Second International Workshop on Models and Analysis of Vocal Emissions for Biomedical Applications (MAVEBA 2001)
The production of voiced sounds is now well understood as being the result of a spectacular
interaction between an elastic structure, the vocal folds, and an airflow coming from the
lungs. Under certain circumstances an instability, a flutter, can indeed occur and can lead to a
self-sustained oscillation of the vocal folds.
One of the goal of physical modelling is, first of all, to try to understand what are the basic mechanical and fluid mechanical phenomenon involved during phonation. When studying pathologies such as vocal folds paralysis or (partial-) laryngectomy, physical modelling can gain sometimes an extra interest as a valuable tool not only for diagnostic or analysis purposes (e.g. Herzel, 1996) but also for predicting the consequences of surgery events or for the design of voice prosthesis (Lous et al., 1998).
In this presentation, a review of existing physical models of the vocal folds, and their relevance for the purpose of voice pathology studies, will be presented. In particular it will be shown that one has to face the problem dealing with the trade-off that has to be done between the complexity of the studied phenomenon (especially when pathologies are present) and the necessary assumptions or simplifications of the models.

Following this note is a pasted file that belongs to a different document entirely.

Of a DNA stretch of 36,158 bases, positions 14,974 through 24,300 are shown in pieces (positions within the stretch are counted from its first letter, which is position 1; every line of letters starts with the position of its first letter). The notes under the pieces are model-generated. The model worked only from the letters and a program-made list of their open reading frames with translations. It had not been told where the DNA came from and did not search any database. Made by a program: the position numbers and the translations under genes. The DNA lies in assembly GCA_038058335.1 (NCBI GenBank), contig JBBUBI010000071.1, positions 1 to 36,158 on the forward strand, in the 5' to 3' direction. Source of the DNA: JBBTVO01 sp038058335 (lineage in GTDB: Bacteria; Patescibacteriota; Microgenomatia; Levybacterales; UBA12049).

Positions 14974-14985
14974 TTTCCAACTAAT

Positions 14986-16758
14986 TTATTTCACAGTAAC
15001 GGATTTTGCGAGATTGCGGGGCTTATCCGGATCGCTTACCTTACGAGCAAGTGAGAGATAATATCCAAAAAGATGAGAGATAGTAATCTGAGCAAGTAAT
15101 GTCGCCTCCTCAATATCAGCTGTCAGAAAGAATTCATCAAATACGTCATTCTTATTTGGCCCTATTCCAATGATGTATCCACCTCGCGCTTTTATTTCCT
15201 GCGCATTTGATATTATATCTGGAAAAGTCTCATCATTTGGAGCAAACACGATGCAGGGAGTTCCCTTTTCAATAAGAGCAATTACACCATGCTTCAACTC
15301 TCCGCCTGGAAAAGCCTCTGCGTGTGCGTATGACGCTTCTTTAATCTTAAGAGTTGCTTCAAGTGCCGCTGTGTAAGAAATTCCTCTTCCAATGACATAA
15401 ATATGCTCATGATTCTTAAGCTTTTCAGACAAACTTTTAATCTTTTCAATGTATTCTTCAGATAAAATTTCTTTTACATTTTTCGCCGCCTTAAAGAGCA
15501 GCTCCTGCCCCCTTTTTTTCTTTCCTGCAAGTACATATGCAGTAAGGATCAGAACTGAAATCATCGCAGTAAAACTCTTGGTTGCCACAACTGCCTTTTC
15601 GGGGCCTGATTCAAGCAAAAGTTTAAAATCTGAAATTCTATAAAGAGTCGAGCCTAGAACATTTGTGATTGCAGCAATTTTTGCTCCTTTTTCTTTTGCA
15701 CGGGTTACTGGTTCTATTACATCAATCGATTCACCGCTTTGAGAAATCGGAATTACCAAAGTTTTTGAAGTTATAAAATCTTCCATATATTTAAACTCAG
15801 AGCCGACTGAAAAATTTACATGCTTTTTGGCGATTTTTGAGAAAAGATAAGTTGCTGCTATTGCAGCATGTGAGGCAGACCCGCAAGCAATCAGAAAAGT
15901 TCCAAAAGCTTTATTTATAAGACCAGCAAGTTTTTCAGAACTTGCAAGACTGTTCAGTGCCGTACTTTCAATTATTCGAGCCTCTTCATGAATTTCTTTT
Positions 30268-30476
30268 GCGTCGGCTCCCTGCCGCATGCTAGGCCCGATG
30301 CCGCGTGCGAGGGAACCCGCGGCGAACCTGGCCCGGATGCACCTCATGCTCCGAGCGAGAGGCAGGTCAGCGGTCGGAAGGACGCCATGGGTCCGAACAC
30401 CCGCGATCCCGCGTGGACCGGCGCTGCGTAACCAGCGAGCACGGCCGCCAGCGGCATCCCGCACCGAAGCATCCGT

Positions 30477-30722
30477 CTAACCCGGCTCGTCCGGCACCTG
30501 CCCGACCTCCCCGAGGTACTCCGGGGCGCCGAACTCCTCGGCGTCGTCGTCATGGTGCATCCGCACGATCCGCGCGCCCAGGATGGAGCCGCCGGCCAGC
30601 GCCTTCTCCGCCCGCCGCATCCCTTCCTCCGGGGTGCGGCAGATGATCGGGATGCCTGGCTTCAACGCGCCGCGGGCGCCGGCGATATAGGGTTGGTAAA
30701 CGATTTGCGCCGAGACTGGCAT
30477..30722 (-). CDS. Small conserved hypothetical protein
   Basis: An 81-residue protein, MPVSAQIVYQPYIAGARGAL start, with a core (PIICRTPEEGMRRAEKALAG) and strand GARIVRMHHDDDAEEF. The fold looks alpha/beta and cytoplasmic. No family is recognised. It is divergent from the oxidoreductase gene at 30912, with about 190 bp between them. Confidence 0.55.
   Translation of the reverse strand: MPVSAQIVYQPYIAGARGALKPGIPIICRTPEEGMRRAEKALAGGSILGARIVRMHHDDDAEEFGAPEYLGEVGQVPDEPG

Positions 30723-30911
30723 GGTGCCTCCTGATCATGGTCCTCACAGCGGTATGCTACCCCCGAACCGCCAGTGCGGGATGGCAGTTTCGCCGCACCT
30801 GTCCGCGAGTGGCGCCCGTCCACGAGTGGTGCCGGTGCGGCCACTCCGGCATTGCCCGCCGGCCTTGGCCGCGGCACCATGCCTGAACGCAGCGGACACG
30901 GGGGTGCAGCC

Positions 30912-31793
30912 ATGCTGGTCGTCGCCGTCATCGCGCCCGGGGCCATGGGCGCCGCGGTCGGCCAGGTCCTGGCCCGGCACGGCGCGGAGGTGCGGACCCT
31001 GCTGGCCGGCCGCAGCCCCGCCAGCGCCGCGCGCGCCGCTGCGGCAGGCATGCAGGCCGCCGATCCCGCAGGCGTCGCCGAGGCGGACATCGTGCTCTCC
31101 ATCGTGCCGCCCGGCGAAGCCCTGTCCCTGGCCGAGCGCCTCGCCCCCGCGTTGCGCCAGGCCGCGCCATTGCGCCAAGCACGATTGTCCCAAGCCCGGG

Lastly, it will be shown that the real challenge of physical models is not to increase the number of parameters but to decrease it to a physiologically plausible amount. In depth physical studies of critical events such as the onset of voicing, the mechanical contact of the vocal folds or the physical boundary conditions can help in that purpose as it will be demonstrated.
Bibliographic reference. Pelorson, Xavier / Hirschberg, Mico (2001): "Physical models of the vocal folds including pathologies", In MAVEBA-2001, 1.